While Republican politicians have not only given Trump and his acolytes succour to wallow in falsehoods, but they have also demonstrated a shallow commitment to representative democracy. It is not surprising that   republican efforts to disenfranchise some selected voters is now the norm. their Brazilian counterparts have stood up to their leader.  Has Brazil become America’s teacher of democracy?

That is one of the defining differences between the new American democracy and Brazilian version. There is no doubt that pro-democracy attitudes should co-exist and do co-exist with varying degrees of differences. What we see these days is a significant lurch and willingness to consider non-democratic alternatives, because of dissatisfaction with how democracy is currently working in some nations. It is one thing to be dissatisfied with the status quo, but does that mean that we should dismantle the whole concept of democracy?

What is happening in America has been the domain of third and underdeveloped countries. In Africa and elsewhere, no general election is complete without allegations of fraud, vote rigging, intimidation and unlawful detention of opposition politicians. In America, we witnessed Trump’s and by association, the Republican party’s attempt to overturn the election by violent means. Last week, an alleged Republican supporter attempted to kidnap the speaker of the House Nancy Pelosi. He settled for viciously attacking her husband as an alternative. These are the kind of stories that you would associate with so called third world countries. The question is, how many republicans came out to condemn Mr Pelosi’s attacker, David DePape? Republicans have since engaged in conspiracy theories and mocking Speaker Pelosi. That gives you an idea of how low Republicans are ready to go, to protect and promote their Trumpian cult.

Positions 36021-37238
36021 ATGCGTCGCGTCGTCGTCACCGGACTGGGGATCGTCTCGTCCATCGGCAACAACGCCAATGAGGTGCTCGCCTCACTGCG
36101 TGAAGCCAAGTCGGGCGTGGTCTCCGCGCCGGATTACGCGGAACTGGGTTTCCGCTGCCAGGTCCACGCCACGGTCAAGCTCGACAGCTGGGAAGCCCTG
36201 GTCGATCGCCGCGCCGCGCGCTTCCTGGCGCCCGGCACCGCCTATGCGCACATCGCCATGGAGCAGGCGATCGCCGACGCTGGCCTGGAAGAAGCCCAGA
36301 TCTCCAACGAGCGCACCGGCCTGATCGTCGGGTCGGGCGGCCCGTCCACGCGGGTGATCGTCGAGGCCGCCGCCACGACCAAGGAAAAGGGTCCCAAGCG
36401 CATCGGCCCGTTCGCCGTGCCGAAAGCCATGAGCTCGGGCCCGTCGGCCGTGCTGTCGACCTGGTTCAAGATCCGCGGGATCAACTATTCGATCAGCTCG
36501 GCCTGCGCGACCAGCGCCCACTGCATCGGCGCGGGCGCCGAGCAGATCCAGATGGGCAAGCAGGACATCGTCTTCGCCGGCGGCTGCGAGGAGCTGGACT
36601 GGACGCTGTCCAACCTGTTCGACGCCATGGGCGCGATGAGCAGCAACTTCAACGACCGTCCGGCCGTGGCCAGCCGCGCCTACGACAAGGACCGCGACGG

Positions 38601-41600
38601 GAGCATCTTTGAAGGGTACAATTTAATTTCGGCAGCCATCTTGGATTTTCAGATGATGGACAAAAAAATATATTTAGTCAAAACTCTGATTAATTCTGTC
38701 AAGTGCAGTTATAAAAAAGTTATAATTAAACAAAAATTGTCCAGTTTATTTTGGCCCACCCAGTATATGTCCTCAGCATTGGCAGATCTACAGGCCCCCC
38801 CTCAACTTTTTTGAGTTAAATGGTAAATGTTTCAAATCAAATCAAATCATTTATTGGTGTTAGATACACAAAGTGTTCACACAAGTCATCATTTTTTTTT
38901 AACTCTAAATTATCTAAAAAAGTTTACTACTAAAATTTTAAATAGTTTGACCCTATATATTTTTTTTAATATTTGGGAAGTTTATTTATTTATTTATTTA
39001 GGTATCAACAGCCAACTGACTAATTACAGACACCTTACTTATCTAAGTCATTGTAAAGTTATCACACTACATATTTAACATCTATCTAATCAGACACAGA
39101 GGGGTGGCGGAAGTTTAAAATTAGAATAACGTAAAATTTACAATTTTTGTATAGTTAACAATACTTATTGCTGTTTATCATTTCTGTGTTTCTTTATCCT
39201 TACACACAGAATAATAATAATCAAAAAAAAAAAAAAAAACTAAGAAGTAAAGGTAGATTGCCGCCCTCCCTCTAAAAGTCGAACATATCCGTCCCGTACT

Is America a failed state?

If this happened anywhere else around the world, America would be quick to call it a failed state. At this rate, there is no doubt that America is fast becoming a failed state. It is showing all the hallmarks of a failed state and undemocratic principles. In today’s America, “cancel culture” is now edible. America now runs on its differences, rather than the similarities that invoked the idea of “United States of America”. It is ironical, that the nation which made democracy as art of its GDP is now trading it to self-destruction. Can you imagine the number of lives lost in places like Zimbabwe, Liberia, Burkina Faso, Cuba, Nicaragua, Iraq and many more. Generations have died of hunger because America chose to enforce embargoes on countries not deemed democratic enough to American standards. Coups, rebel wars and revolutions have been masterminded, supported and promoted in the name of democracy. Sadly, these are the same democratic principles we see being dismantled before our very eyes in America today. The irony is that, unlike other nations, America’s destruction of its own democracy would not require any external forces.